But I do feel an obligation. And I feel an obligation to pass it on and hope somebody picks up on it because the pedal-steel guitar has treated me very well in my life and I hope other people pick it up because it is a dying thing.
Do you see many younger players or people asking you about it?
I get a lot of requests to do stuff that I can’t do; I can’t just teach because I’m always on the fly. … There are younger people, but I think a lot of people are so intimidated by the thing that they are afraid to play it out. …
The hard thing is it’s such a lug. I gotta lug so much crap around. A lot of people just don’t wanna do that. They will for a while, and then they’re like, “This isn’t getting me anywhere, I’m not making any money,” and they don’t do it. To a lot of people’s credit, too, when I was doing it, I could check eight things at the airport and not get charged for it, back in the ’90s. I literally would check an amp in a seat. Now I have to check five things when I travel now and it’s over $400 in overages. You can’t do that if you’re in a band that’s not making money.
What would you do if you were not a musician?
I have no idea, and I didn’t know I was going to do this. I graduated high school in ‘76, and in Phoenix at that time there were not very many jobs and not much going on. I almost joined the Army just to get paid. I’m glad I didn’t. I just started playing music. I got real lucky. We just started doing it and people liked it. We did work a lot. Back then you could work more and you’d actually get paid - not a lot, but you would get paid. I swear to God, you get paid less now than you did back then. All the people I love in Phoenix right now that are doing gigs, they’re making less money on those gigs than I made on those gigs back in, you know, 1980.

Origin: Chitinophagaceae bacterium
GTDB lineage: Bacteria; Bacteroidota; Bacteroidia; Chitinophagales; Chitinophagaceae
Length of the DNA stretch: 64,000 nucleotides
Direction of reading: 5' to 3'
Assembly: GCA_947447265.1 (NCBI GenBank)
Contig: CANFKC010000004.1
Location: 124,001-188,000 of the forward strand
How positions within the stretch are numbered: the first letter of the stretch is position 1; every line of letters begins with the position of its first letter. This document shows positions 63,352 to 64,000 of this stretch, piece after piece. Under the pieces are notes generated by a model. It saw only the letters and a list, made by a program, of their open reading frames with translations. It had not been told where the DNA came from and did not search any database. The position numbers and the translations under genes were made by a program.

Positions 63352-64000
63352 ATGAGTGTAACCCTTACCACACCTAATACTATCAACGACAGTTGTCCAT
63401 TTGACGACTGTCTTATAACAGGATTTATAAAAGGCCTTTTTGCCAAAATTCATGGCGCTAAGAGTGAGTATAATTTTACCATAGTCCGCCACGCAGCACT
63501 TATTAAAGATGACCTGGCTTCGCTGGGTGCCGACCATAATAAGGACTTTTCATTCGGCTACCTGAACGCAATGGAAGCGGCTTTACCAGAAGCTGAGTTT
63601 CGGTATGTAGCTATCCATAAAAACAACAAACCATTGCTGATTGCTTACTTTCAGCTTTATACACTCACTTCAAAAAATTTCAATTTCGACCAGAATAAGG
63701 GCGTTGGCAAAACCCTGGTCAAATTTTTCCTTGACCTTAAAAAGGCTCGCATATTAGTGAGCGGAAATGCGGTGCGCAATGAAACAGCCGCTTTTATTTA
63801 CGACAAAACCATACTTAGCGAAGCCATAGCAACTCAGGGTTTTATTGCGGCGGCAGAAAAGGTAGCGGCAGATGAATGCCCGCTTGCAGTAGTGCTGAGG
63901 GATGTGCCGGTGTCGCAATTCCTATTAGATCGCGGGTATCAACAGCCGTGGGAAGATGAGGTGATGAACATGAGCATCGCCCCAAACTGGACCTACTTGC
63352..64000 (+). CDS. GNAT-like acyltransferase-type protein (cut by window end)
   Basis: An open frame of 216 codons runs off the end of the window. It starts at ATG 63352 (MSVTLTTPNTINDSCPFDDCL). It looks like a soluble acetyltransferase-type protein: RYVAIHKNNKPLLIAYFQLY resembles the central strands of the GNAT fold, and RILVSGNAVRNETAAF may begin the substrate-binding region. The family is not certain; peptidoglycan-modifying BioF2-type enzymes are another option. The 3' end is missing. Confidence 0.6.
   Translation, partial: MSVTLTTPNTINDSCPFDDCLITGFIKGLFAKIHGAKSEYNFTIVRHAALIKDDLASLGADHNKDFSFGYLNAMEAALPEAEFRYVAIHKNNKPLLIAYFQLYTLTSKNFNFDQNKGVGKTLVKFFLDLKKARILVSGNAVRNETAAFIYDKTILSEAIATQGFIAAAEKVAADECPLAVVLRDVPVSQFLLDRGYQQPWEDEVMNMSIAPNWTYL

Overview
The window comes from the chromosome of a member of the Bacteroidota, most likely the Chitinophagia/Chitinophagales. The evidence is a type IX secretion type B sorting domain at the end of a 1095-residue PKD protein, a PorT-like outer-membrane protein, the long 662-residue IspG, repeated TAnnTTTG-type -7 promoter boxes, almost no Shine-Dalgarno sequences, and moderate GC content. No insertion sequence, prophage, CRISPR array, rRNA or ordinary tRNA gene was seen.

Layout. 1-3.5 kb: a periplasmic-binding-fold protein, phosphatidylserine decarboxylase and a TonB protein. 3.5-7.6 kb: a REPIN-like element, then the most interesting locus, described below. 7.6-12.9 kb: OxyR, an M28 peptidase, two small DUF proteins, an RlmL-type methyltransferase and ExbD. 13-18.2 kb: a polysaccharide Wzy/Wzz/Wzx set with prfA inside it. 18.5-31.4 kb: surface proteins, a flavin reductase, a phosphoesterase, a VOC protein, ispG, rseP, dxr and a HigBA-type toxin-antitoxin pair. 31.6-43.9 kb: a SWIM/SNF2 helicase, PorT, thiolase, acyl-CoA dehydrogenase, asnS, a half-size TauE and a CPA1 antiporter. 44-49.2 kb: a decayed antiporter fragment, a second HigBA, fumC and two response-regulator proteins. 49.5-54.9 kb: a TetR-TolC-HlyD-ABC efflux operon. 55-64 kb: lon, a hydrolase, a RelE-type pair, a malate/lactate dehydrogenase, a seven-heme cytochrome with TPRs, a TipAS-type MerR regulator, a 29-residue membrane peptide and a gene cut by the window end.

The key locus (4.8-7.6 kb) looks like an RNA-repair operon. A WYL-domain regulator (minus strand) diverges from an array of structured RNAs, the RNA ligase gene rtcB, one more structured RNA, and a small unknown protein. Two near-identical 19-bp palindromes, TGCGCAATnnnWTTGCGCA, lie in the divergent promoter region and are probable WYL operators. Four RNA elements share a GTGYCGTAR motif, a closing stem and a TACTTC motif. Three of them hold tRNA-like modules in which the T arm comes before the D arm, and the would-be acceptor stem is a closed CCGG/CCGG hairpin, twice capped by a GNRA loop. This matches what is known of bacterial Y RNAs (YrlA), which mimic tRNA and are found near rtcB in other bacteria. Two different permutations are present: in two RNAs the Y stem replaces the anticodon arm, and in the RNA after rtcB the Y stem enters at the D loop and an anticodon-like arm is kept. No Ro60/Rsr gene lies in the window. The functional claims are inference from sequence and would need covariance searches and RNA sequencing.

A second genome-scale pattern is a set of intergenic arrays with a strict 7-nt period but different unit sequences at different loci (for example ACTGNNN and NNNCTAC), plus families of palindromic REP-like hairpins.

Tell me about the Phoenix scene. Where were you playing? What was it like then?
Well, back when I was playing the drinking age was 19. … There were all these clubs that had what people now call Americana music. It was bluegrass stuff, country stuff and rock stuff. It was very fun, but you had to play four sets a night and you had to bring your own PA.
You’re an Arizona native, and more impressive is that you’ve stayed here. You’re a guy that could have easily moved to Nashville.
The hard thing about that is if you’re a musician - I’m what you would call a successful musician but I do not make a ton of money. I do fine, but I work a lot. If you go to Austin and you go to Nashville - like I saw Ian McLagan playing happy hour in Austin for, like, beer money. There’s so many people there and so many good people in those places that to get in and to get in that level, somebody has to die. Yeah, you can come and you can be really good, unless you wanna do it for nothing, then you’re screwed.